4. The teacher may wish to create student empathy and understanding for what is like to experience bias or prejudice.

  5. At this point, talk about the Liberators, the African-American units, (particularly the 761st Tank Battalion) that was sent into the camps to liberate those in the Dachau, Buckenwald and Gunskirchen.

  6. (U.S. Army Center of Military History)

  7. Refer to The 761st Tank Battalion (African-American Soldiers) by Kathryn Browne Pfeifer (see Bibliographical References).

  8. Introduce the play as well as the characters that come to life in the "Secret Annexe."

  9. Using whole group instruction, have learners read the play, "The Diary of Anne Frank." Once learners have completed the reading, discuss the pertinent events.

  10. Distribute Handout One: T-Graph to each student. Instruct them to complete the first section of the T-graph based on the information discussed regarding the "Secret Annexe."

  11. Instruct learners to take a few minutes to complete the second column of the T-graph based on their views of their community today.

  12. Instruct learners to use their completed t-graph to write a journal entry, which focuses on comparing and contrasting the experiences of the people living in the "Secret Annexe" with their present day life experiences. Learners will share their entries with the class.

  13. List and review the main characters in the play on the board.

  14. Learners will role-play various characters from the play  (Handout Two: Role Play Cards), followed by discussion of philanthropic concepts and/or values after each role-play.

  15. Ask learners what they believe to be differences between the Diary and the play.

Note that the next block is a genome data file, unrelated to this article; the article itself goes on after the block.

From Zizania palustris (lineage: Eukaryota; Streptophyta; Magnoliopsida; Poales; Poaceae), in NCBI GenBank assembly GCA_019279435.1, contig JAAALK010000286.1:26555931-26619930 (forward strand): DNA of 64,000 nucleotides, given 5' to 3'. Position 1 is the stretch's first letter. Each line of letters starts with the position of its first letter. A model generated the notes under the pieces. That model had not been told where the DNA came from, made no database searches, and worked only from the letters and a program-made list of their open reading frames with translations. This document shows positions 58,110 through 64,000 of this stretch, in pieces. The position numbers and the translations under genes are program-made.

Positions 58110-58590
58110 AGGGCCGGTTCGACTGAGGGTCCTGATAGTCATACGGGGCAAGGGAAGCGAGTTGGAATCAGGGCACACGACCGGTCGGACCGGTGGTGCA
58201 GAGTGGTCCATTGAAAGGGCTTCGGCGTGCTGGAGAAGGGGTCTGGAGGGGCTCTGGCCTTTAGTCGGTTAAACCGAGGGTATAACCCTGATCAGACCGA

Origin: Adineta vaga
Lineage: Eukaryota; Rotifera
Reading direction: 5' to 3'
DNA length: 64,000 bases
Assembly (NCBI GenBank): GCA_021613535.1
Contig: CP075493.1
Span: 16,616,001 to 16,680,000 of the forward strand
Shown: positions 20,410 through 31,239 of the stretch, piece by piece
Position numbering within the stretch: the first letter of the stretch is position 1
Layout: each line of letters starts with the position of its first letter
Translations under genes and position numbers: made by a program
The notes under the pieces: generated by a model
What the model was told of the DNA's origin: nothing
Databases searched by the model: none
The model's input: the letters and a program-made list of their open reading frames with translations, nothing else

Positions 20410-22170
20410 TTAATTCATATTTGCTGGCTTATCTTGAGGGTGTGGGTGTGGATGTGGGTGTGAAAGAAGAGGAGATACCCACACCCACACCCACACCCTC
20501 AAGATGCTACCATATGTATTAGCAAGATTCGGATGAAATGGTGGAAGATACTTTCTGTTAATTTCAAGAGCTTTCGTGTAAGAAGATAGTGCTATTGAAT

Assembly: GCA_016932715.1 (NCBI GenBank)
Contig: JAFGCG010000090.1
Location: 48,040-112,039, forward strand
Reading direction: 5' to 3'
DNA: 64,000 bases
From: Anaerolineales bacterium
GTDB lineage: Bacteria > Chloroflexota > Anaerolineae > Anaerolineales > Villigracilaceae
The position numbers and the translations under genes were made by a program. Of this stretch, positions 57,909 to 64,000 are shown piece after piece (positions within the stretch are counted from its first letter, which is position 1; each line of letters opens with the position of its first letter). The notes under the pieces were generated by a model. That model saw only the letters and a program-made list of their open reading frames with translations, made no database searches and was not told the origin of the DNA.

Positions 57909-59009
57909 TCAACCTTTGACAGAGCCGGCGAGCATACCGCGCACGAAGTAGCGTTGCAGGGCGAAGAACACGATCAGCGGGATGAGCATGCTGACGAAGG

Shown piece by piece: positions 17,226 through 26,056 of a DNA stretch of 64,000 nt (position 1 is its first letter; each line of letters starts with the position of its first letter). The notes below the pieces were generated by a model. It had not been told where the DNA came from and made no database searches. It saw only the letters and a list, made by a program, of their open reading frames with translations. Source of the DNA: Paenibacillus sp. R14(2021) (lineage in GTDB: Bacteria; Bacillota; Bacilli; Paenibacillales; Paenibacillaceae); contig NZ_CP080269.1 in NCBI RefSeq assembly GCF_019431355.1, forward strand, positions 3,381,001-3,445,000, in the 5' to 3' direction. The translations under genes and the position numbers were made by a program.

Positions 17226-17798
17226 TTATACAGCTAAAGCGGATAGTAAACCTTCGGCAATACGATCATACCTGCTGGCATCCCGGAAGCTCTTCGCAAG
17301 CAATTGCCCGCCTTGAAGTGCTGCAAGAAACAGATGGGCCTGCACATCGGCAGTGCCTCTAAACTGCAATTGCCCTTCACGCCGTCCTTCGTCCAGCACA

16. Have the learners write a short one-page constructed response in support of or in disagreement to the following statement: "The events, words and deeds in the play about Anne Frank are exactly as those in the Diary that she wrote."

  17. Instruct learners to create an individual poster highlighting a philanthropic idea found in the play. Discuss and display the completed posters.

  18. Give Handout Three to learners and allow two evenings to complete.


Assessment will be based on teacher’s observation, role-plays, discussion, t-graphs, and the student’s completion of the journal entry and poster.

Use the following rubric for evaluating-

Handout Three: Key Concepts of Philanthropy.

Rubric for Handout Three:

Key Concepts of Philanthropy

Four Points Eight items completed with examples from play given. At least four different characters are used to identify concepts. Concepts and terminology used effectively. Excellent effort and completed within the time allotted. Sentence structure, grammar, spelling and usage demonstrated with at least 90% accuracy. All philanthropy terms and concepts spelled correctly and defined clearly.

Three Points Six questions answered with good detail and with three different characters used as examples of philanthropy terminology and concepts. Sentence structure, grammar, usage and spelling demonstrated with at least 75% accuracy. Demonstrates knowledge of philanthropy concepts through usage. Good effort and completed within the time allotted.

Two Points A minimum of five questions completed with at least two different characters used as examples of the key concepts. Sentence structure, grammar and usage are adequate. Effort demonstrated but may not have been completed in time allotted. At least 50% accuracy.

One Point An attempt was made to answer some questions. Errors in spelling, grammar and usage. May not have been completed in time allotted.

Zero Handout Three not attempted or Handout Three not returned to class.